Drive web traffic towards conversion.
For example, the language Gain an additional hour every day is more confident and positive than Stop wasting time.
Create initial statements to represent a world view that your customers agree with, even if these statements have little to do with what you’re selling.
Start with a compelling value proposition rooted in nostalgia. For example, if your audience represents a particular political ideal, opening with key messages from relevant speeches may engage and align your audience before the sale.
By providing clients with a balanced argument, your positive messages will be more believable and hold more value.
This type of persuasive technique is used often in donation and fundraising campaigns, where images and stories of hardship reinforce the message by speaking to our emotional side.
Build online filters to reduce the number of products available, and guide visitors to more specific choices.
Reducing the number of available options will help keep your clients from being overwhelmed.
Use friendly repetition to create a tone of familiarity and liking.
Create a sense of urgency by putting numbered limitations or anchors on the quantity your customer can buy.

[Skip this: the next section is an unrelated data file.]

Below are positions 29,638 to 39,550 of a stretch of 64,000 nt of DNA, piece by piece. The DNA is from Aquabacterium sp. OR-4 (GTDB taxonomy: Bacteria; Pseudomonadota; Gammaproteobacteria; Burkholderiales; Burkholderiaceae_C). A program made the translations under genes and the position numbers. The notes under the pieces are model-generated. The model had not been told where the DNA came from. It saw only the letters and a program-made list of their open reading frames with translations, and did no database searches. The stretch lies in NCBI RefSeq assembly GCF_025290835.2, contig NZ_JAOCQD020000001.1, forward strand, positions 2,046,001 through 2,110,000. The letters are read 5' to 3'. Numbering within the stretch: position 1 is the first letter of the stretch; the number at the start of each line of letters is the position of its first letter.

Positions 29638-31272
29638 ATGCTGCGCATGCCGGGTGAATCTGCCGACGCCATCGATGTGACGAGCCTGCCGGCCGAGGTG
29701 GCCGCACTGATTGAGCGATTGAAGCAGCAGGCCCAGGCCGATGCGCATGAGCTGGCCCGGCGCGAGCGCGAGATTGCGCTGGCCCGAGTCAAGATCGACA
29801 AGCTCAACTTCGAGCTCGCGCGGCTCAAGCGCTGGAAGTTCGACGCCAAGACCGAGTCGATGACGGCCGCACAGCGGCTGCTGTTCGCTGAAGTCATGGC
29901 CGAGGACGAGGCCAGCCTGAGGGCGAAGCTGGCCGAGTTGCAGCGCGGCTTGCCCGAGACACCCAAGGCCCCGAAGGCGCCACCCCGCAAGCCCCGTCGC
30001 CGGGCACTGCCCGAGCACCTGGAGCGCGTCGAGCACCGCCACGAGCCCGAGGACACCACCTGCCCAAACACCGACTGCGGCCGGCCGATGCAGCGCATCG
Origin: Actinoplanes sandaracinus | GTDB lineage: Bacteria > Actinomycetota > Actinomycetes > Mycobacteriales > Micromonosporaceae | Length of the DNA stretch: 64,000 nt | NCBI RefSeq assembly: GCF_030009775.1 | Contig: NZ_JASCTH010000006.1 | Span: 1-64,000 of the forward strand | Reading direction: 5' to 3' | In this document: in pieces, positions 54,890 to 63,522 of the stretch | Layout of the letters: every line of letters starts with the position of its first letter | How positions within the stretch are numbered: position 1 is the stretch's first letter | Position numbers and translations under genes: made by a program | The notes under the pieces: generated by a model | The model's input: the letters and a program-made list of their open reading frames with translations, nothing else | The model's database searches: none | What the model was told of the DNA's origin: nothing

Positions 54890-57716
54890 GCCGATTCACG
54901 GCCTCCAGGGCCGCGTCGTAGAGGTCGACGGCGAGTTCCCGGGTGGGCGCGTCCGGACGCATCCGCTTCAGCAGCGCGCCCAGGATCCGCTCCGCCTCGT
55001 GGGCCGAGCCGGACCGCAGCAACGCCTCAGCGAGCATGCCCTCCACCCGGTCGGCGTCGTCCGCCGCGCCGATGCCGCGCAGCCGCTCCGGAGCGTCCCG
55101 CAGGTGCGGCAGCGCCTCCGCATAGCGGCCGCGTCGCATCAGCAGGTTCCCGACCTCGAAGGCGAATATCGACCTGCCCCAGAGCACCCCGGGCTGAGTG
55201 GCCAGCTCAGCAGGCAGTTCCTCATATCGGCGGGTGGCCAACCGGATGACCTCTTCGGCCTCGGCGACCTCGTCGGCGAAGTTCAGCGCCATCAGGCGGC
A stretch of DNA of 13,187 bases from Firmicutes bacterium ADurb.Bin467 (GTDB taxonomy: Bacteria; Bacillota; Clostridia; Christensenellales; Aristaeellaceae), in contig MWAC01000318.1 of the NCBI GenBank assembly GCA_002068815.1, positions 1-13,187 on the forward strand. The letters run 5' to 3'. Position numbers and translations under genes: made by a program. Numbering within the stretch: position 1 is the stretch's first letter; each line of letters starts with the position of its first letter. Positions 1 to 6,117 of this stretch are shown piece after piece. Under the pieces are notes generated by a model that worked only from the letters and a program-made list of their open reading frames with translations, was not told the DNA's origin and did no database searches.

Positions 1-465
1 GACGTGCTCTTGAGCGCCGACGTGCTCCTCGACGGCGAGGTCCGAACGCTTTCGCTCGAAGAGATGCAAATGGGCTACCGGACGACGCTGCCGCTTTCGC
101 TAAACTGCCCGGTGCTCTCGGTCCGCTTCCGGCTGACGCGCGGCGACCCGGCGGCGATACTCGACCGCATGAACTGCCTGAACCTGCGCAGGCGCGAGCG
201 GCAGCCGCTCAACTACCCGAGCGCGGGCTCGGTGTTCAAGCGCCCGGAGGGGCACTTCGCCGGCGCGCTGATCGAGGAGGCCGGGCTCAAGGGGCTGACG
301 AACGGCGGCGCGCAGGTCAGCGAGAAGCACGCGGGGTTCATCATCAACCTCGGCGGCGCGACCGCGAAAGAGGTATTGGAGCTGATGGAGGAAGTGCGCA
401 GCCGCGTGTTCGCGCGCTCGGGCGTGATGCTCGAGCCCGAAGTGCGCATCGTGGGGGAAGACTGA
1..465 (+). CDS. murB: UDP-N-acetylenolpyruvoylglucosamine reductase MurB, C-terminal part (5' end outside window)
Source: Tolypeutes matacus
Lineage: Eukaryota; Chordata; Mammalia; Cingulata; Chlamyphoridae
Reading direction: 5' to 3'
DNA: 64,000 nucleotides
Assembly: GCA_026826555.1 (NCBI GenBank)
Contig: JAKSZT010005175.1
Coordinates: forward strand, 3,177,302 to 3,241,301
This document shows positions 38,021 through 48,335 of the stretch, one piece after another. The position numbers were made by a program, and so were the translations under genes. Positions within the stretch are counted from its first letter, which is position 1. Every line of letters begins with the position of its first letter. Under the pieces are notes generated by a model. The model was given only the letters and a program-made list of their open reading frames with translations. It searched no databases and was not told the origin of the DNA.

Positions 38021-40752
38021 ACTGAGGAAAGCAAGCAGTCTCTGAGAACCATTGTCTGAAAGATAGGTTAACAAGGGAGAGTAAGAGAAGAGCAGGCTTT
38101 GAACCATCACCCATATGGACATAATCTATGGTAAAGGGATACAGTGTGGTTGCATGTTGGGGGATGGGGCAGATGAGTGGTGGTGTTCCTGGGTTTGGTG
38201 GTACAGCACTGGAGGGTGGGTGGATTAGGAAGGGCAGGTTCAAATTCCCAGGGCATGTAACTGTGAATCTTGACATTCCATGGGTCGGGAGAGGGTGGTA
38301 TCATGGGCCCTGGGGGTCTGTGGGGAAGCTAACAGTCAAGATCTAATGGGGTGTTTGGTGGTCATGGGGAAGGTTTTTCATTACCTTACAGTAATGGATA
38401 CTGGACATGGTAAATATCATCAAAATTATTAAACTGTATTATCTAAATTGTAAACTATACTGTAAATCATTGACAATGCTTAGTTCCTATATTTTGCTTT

For example, grocery shoppers who see numerical signs such as Limit 12 per person are inclined to buy more than those who see signs saying No limit per person.
When you have a list of no more than 5 items, perform a subtle, perceptible incline of the head when you reach the choice that you would like the buyer to make.
Balancing data, facts, and storytelling ensures your messages won’t be misconstrued as too persuasive or cheesy. For example, the dog food brand Go! lists the technical details along with a fun story in their feeding guidelines. Adult: Feed 1 to 1 ¼ cans per 15 lbs of body weight per day; Feed at room temperature and refrigerate unused portion; Love, attention and tummy rubs should be given freely, as often as possible.